Food assets map GitHub repository README

Raw data lives in data-raw

I use a data-raw folder to store all raw data. For many projects, this is a series of CSV or Excel files provided by clients. The most important thing about the data-raw folder is that I treat the data files within it as read-only. That is, I never change them by hand, but only in code that processes this data. This data processing typically happens in a file called import-data.R, which lives in this data-raw folder.

A portion of the import-data.R file for my work on Oregon by the Numbers
A portion of the import-data.R file for my work on Oregon by the Numbers

Cleaned and tidied data lives in data

My import-data.R file is designed, as much as possible, to get my data into the shape I need it in for reporting. Throughout this file, I save objects as RDS files in the data folder. This folder ends up holding a series of RDS files, each of which is a piece of cleaned and tidied data.

RDS files used in the API Council Food Assets Map
RDS files used in the API Council Food Assets Map

Reporting happens in RMarkdown documents

The actual reporting process takes place in an RMarkdown document (or documents if I’m doing creating a website with multiple pages like the API Council Food Assets Map above). I typically put my RMarkdown document in the root of my project. This file only ever works with the RDS files from the data folder (it never touches anything in the data-raw folder).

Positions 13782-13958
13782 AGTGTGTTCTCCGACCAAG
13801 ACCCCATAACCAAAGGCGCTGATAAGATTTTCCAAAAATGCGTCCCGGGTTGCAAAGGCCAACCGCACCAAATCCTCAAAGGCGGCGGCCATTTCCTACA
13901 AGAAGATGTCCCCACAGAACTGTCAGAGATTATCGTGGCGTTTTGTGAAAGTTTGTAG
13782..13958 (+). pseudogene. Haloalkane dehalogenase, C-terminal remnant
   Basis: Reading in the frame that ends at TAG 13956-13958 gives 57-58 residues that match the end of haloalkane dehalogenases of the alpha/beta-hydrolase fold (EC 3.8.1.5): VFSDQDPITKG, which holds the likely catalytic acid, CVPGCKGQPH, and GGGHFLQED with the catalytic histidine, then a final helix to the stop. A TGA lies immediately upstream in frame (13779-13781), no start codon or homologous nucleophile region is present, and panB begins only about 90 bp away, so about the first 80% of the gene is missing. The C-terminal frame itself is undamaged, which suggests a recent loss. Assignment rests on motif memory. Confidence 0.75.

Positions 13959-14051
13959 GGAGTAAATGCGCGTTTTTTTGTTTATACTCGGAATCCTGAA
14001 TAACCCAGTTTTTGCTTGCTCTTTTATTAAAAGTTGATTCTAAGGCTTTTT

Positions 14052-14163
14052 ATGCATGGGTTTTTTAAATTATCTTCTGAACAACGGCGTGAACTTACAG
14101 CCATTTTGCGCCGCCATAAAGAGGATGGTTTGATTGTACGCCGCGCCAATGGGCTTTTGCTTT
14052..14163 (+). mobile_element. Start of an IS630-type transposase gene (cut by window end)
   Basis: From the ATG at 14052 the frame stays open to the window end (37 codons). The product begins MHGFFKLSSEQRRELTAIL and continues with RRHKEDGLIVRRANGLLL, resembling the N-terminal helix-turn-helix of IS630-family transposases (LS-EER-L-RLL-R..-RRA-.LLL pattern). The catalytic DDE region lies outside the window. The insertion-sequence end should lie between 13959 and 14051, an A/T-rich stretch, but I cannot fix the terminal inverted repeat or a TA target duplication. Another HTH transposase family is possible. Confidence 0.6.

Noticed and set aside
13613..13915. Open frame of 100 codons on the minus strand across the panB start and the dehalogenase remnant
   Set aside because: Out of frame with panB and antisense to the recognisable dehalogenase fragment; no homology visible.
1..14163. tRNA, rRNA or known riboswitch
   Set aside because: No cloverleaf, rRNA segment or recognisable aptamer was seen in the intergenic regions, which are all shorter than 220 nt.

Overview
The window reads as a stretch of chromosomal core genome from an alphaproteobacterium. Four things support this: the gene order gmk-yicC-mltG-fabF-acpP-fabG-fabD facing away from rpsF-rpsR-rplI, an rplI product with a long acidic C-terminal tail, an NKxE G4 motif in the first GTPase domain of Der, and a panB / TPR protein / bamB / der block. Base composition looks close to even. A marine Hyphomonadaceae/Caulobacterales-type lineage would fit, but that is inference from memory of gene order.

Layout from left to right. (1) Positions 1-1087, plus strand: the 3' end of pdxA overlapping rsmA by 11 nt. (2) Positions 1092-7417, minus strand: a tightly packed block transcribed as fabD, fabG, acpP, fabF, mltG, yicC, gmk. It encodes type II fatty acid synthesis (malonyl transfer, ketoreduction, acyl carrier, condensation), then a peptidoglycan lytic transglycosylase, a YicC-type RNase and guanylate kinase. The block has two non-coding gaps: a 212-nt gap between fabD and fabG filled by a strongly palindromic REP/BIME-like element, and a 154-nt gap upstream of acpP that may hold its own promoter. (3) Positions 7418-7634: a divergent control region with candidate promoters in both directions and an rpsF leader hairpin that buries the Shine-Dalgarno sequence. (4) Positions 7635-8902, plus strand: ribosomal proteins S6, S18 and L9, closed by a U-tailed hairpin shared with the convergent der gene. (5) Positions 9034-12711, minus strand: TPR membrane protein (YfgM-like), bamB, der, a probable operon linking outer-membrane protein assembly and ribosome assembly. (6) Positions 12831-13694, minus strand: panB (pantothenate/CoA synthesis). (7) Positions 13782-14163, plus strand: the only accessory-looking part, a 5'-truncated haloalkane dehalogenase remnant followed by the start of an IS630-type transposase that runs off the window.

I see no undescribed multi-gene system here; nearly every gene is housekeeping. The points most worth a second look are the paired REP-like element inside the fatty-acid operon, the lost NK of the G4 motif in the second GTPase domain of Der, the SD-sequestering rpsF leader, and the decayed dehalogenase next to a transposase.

A code chunk that reads in data in an RDS file in the data folder
A code chunk from an RMarkdown file that reads in data in an RDS file in the data folder

Functions go in script files in the R folder

Oftentimes, I have functions that I want to use throughout my project. I create an R folder and add R script files there that hold my functions. I put my functions in R script files in the R folder so I can use them in multiple RMarkdown documents (if I were to add functions in a single RMarkdown document, they would not be usable in other RMarkdown documents). For example, in the Asian Pacific Islander Food Assets Map, my team created a function to make interactive maps, which we reused on several pages on the final website that focused on individual neighborhoods.

Additional folders

The data-raw, data, and R directories, along with RMarkdown documents in the root of my project are how I structure all of my projects now. There are a few additional folders that I use as necessary:

  • reference-docs allows me to store any relevant material (e.g. old versions of reports)
  • assets is where I put things like company logos that will be used in final reports
  • css is where I store any custom CSS used to style reports

If you have ever made an R package, you’ll likely recognize the structure above. The idea of using data-raw and data folders comes directly from Hadley Wickham and Jenny Bryan’s suggested package structure. I started using this structure when developing my own packages and then realized it could be helpful even when I’m working on a regular data analysis project.

There are, of course, other ways to structure your projects. Krista DeStasio has written about how she structures projects, and Paul Stevenson has written about how the UK-based Telethon Kids Institute works in R. The most important thing is not so much the specifics of which folders you create, what you call them, etc. More important is the fact that you develop a structure that you can reuse for all projects you work on. Embrace the gray and blue suit. As noted R expert Barack Obama puts it, “You need to focus your decision-making energy. You need to routinize yourself. You can’t be going through the day distracted by trivia.”